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Will Toilets of the Future Be Able To Analyze Your Health?

Friday May 25, 2018

Experts predict technology will become so smart, we'll all be sitting on toilets that can tell how fit and healthy we are.

Futurist Tom Cheesewright claims homes could literally save lives, with toilets becoming the new family doctor and having the ability to examine waste as it is made.

In just 50 years' time, homes will be so in tune with the owner they will also be able to tell their mood, TV preferences and even if they're hungry -- due to smart tech engaging with their biometric data.

The information was revealed at the start of the UK's Smart Home Week, which runs May 21-27.


One of the biggest challenges facing tech developers is how to keep smart devices powered. Currently, they either need rechargeable batteries or a connection to the mains.

But Cheesewright believes within a decade we could see that improving, as battery technology makes incredible leaps forward. "Three other waves of tech will have been completed in 50 years. Wave one is that the need to have a battery, or a mains power connection, will have gone away," he says. "We'll have extraordinarily small, high capacity batteries, charged by picking up ambient radio waves. It won't be just appliances that are smart in your home, just about everything you buy will be smart in 50 years. Clothes, shoes, your toilet roll -- literally everything."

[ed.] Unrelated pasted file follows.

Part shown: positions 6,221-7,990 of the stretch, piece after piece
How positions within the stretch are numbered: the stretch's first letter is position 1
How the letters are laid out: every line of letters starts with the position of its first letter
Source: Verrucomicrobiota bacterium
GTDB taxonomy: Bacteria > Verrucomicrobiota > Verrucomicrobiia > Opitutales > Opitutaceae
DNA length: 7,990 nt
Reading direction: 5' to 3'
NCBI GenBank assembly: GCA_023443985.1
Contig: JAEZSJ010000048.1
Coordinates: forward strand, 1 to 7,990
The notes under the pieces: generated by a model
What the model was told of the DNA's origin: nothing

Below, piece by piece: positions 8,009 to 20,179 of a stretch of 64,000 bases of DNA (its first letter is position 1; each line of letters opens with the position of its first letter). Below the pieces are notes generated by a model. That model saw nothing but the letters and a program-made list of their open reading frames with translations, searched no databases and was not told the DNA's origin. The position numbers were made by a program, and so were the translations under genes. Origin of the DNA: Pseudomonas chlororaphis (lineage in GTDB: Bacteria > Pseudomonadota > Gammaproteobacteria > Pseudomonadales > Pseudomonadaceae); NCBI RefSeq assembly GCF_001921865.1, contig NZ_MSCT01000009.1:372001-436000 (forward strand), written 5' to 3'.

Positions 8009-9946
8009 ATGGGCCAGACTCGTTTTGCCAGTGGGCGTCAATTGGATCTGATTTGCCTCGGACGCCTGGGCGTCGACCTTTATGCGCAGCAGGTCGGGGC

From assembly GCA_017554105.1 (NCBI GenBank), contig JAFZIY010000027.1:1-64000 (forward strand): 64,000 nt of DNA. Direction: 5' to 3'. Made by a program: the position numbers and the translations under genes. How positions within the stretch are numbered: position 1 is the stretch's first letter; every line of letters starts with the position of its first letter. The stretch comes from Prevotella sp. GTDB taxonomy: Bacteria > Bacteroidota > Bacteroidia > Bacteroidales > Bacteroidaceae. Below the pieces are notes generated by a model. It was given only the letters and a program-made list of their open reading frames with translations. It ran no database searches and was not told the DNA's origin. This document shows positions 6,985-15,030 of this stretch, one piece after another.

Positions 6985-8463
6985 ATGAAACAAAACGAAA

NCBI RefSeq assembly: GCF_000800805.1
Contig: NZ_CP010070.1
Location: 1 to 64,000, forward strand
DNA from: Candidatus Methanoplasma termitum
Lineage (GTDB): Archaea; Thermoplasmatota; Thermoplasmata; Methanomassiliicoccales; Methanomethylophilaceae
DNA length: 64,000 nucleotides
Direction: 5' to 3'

The top concern among homeowners according to a recent survey is the security of their smart devices, particularly if their entire house depended on them. The next big shift in home technology is what Cheesewright calls 'The new Personal Digital Assistant,' personal AI tailored to each unique user.

"Imagine a voice assistant, owned by you and operating on your behalf. One that knows you so well because it picks up on your health data, it picks up on your social graph, it knows where you've been -- it literally knows you inside out," says Cheesewright.

"The third wave is augmented or mixed reality, which will also tie into this. I think the next natural interface is mixed reality like the movie Ready Player One, where people spend most of their time in a Virtual Reality world -- probably lived in 10 hours a day," predicts Cheesewright.

"For the most part, things will just happen around you automatically, through a combination of your biometrics and possession of your devices. As you come home from work, your home knows you're approaching. It will even know what you've got in the fridge and will suggest recipes based on your ingredients, perhaps even switching on the oven to pre-heat it for you," he concludes.

The study found nine percent of the average Brit's home is 'smart' -- although 65 percent say they find new tech 'overwhelming'. With this in mind, Smart Home Week was designed to provide advice and information on the range of smart products available.

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